Overclock CPU

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Overclock CPU

Postby Acid_1 on Sat Apr 11, 2009 3:14 pm

Okay, I have know that I have a 1.6 Ghz processor that runs at 1596 Mhz for a long time, what I didn't know was that it's capable of safely overclocking to 1.8 Ghz. Could someone please help me with this, I have never been able to do this.

The printout of 'sudo lshw':

Code: Select all
id:   
cpu
description:    CPU
product:        Intel(R) Pentium(R) M processor 1.60GHz
vendor:         Intel Corp.
physical id:    400
bus info:       cpu@0
version:        6.13.8
slot:           Microprocessor
size:           1596MHz
capacity:       1800MHz
width:          32 bits
clock:          133MHz
capabilities:   fpu fpu_exception wp vme de pse tsc msr pae mce cx8 apic sep mtrr pge mca cmov pat clflush dts acpi mmx fxsr sse sse2 ss tm pbe nx up bts est tm2 cpufreq
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Re: Overclock CPU

Postby tinca on Sat Apr 11, 2009 6:09 pm

Acid_1,

there is a risk when trying to overclock a CPU. The risk is that you may make your computer unstable or unusable.

To say that your CPU will overclock to a given figure is probably a bit optimistic as all CPU's are different, and what works on one CPU will not necessarily work on another identical one.

The main problem that you will encounter is HEAT. If your computer as a whole cannot handle the extra heat that is being generated then you could not only fry your CPU but most likely toast your motherboard as well.

If you search "Google" you will find thousands of articles explaining how to overclock, when you have read and can understand what the results can be, then you can proceed with your venture.

Best regards Keith
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Re: Overclock CPU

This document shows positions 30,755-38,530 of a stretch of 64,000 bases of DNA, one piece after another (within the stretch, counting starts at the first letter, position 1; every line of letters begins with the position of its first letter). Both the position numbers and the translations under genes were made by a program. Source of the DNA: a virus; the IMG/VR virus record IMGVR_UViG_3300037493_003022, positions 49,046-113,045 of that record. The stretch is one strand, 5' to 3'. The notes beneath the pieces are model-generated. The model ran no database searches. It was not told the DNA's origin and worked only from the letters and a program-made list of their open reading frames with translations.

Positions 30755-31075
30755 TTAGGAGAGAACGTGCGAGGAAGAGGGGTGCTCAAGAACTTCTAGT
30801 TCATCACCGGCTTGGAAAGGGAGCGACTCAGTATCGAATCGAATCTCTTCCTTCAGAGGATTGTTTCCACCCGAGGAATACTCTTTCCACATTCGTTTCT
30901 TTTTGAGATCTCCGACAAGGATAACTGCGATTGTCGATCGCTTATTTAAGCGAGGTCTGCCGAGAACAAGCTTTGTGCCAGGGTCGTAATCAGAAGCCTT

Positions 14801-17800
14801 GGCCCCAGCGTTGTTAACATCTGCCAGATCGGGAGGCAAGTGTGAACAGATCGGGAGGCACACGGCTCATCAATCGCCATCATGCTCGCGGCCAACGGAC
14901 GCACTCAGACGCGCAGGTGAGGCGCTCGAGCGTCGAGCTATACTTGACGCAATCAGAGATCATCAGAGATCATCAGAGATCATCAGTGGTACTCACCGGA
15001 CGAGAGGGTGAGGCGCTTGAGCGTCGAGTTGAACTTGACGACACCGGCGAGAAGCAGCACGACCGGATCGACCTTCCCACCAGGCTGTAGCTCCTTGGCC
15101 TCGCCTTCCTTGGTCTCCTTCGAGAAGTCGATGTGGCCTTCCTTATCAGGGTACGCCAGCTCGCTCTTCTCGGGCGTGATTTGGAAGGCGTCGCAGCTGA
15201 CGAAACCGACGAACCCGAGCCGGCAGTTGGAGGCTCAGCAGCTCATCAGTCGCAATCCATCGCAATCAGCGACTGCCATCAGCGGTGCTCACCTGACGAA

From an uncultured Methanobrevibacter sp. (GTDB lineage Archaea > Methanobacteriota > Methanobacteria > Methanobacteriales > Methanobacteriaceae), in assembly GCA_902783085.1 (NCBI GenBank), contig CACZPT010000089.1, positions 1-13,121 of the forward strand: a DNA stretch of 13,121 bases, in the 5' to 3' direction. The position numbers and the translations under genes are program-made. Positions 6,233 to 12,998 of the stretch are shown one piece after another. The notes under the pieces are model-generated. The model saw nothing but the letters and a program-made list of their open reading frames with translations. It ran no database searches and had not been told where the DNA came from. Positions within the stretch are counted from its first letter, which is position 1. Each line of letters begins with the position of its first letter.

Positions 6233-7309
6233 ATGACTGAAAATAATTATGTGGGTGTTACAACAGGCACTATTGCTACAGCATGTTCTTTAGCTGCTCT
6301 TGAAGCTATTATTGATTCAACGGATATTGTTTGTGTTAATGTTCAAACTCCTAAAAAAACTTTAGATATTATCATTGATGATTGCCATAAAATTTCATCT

Postby Acid_1 on Sat Apr 11, 2009 8:05 pm

I have read many articles, and I understand the risks. However, the reason I ask is because although Google is ones most valuable asset, I am only able to find results that require access to my parts of my BIOS that I don't have (prebuilt Dell laptop). And to jump it would be difficult as well, so it's not that easy for me, so I was hoping someone would have an idea how.
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Re: Overclock CPU

Postby Fred on Sun Apr 12, 2009 4:07 am

Acid_1,

I can't really tell you how to do it, as it depends mainly on your BIOS. I would suggest that you check and see if there is a BIOS upgrade available for your hardware. Sometimes a later BIOS will have more features to choose from. You should be careful when pushing the envelope however.

It might be nice to know how they get the various speeds of chips from the same architecture. The chips, or dice, (singular is "die") are made on a wafer, usually a round substrate that is about 150 mm in diameter. Wafers are not without flaws. The dice are tested on the wafer and sorted by the amount of current drawn at given test frequencies and voltages. Dice that have more flaws and distributed capacitance than others draw more current and are rated or limited to lower frequencies. This is, very briefly, how they get the different speed ratings out of the same architecture.

When you over clock, your chip needs to draw more current to keep the signal voltage levels up to the threshold minimums. Otherwise the chip becomes unstable and won't run correctly. To do this you must increase the voltage going to the chip.

On a very basic level, Power=Current X Voltage, (P=IE). Since the current and voltage have gone up with over clocking, you can see that a considerable power increase has occurred. It being the product of the two variables. Power is dissipated in the form of heat. There are limits to what temperatures can be tolerated by the chip in an attempt to dissipate the increased power consumed.

In practice, some chips might be on the border of a cut-off point, either on the high side or the down side. Some might be actually marked wrong. People actually do this task, so mistakes are not unheard of. It is a crap-shoot as to what you actually have. That is why nobody can tell you how high you can go with a given chip and hardware set-up.

I probably told you more than you really wanted to know, but it is what it is. :-)

Fred
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Re: Overclock CPU

Postby Acid_1 on Sun Apr 12, 2009 4:16 am

Thanks Fred. That's exactly what I needed to know :mrgreen: Much appreciated. But on the upside, my notebook is starting to get out of date (actually it was way out of date when I bought it four years ago), so it's probably time to purchase a new one. Thanks all, and Fred that was some great advice. I now know some of the clockworks (pun intended) behind it.
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